Generally, any of the functions described herein can be implemented using software, firmware, hardware (e.g., fixed-logic circuitry), manual processing, or a combination of these implementations. The terms “module”, “functionality” and “logic” as used herein generally represent software, firmware, hardware or a combination thereof. In the case of a software implementation, for instance, the module, functionality, or logic represents program code that performs specified tasks when executed on a processor (e.g., CPU or CPUs). The program code can be stored in one or more computer-readable memory devices, examples of which are shown in FIG. 2. The features of the techniques to customize strings are platform-independent, meaning that the techniques may be implemented on a variety of commercial computing platforms having a variety of processors.

FIG. 2 depicts a system 200 in an exemplary implementation showing the network operator 102 and the client 104(n) of FIG. 1 in greater detail. The network operator 102 and the client 104(n) are both illustrated as computers having respective processors 202, 204(n) and memory 206, 208(n). Processors are not limited by the materials from which they are formed or the processing mechanisms employed therein. For example, processors may be comprised of semiconductor(s) and/or transistors (e.g., electronic integrated circuits (ICs)). In such a context, processor-executable instructions may be electronically-executable instructions. Additionally, although a single memory 206, 208(n) is shown, respectively, for the network operator 102 and the client 104(n), a wide variety of types and combinations of memory may be employed, such as random access memory (RAM), hard disk memory, removable medium memory, and other types of computer-readable media.

The network operator 102 is illustrated as executing the communication manager module 130 on the processor 202, which is also storable in memory 206. As previously stated, the communication manager module 130 is representative of functionality to customize user interfaces output by the communication module 128(m). For example, the communication module 128(m) may include code that is executable to perform one or more actions 210(a), where “a” can be any integer from one to “A”. These actions 210(a), for instance, may be performed through execution of code to be used by the client 104(n) provided through use of a disk image. Although illustrated separately, the communication manager module 130, and consequently the functionality represented by the communication manager module 130 may be incorporated within the communication module 128(m).

The communication module 128(m) may be customized in a variety of ways through execution of the communication manager module 130. For example, the communication manager module 130 may be used to expose the actions 210(a) which are available from the communication module 128(m), an example of which is shown in FIG. 3. One or more menu items 212(e) that reference these actions may then be stored in the menu document 132, such as through use of an extensible markup language (XML). The menu items 212(e) may be configured in a variety of ways, such as a link menu item (e.g., a menu item having a uniform resource locator (URL) to link to a resource), a key menu item (e.g., a menu item that corresponding to a key press), a media menu item (e.g., a menu item that when selected causes output of a media item), and so on.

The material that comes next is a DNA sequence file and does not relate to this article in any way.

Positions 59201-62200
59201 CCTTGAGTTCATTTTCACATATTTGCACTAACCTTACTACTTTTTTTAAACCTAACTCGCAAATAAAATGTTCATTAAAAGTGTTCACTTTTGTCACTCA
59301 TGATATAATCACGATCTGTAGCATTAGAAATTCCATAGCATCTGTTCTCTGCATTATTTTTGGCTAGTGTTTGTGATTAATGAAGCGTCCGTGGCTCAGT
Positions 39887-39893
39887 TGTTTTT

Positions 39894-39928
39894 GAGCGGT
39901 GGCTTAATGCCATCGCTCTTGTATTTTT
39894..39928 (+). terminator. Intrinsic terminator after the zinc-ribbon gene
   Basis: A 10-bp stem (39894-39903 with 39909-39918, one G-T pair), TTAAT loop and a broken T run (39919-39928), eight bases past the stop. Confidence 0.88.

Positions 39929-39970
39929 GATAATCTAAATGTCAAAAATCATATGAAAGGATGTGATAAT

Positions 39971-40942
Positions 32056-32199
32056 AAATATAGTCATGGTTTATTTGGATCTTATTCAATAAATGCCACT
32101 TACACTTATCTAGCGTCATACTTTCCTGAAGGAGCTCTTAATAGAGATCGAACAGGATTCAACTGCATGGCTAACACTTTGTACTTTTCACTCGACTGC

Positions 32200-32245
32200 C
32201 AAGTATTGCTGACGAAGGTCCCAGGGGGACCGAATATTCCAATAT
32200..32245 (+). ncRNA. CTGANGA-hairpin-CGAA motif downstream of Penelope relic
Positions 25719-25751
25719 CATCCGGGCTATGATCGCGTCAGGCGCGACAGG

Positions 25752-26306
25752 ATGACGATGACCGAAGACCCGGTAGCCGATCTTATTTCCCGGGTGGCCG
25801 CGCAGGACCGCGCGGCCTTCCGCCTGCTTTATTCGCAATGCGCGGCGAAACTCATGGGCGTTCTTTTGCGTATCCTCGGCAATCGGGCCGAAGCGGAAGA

A variety of techniques may be used to generate the menu document 132. For example, the menu document 132 may be generated by manually writing the menu document 132 in XML according to a predetermined schema, through interaction with a user interface, and so on, examples of which may be found in relation to the following figure.

FIG. 3 depicts an exemplary implementation 300 of a user interface 302 that is output to expose and customize one or more actions 210(a) that are available from the communication module 128(m). The user interface 302 is an example of a “menu selection” user interface which may be output to select menu items 304(1)-304(6) that may be included in a menu. The menu items 304(1)-304(6) correspond to actions 210(a) available from the communication module 128(m). Thus, in this example the technician may select from the menu items 304(1)-304(6) to customize which actions 210(a) are to be represented in a menu, which may then be stored as one or more menu items 212(e) in the menu document 132.

Returning now to FIG. 2, the communication manager module 130 may also be used to specify how the menu items 212(e) specified in the menu document 132 are to be displayed in a menu. For example, the communication manager module 130 may be used to generate the string document 134 to include one or more strings 214(s), where “s” can be any integer from one to “S”.

The strings 214(s) may then be used to represent the menu items 212(e) referenced in the menu document 132 for a variety of other purposes, such as to provide branding in a user interface. The string document 134, like the menu document 132, may be generated in a variety of ways, such as by manually writing the string document 134 in XML according to a predetermined schema or through interaction with a user interface, an example of which may be found in relation to the following figure.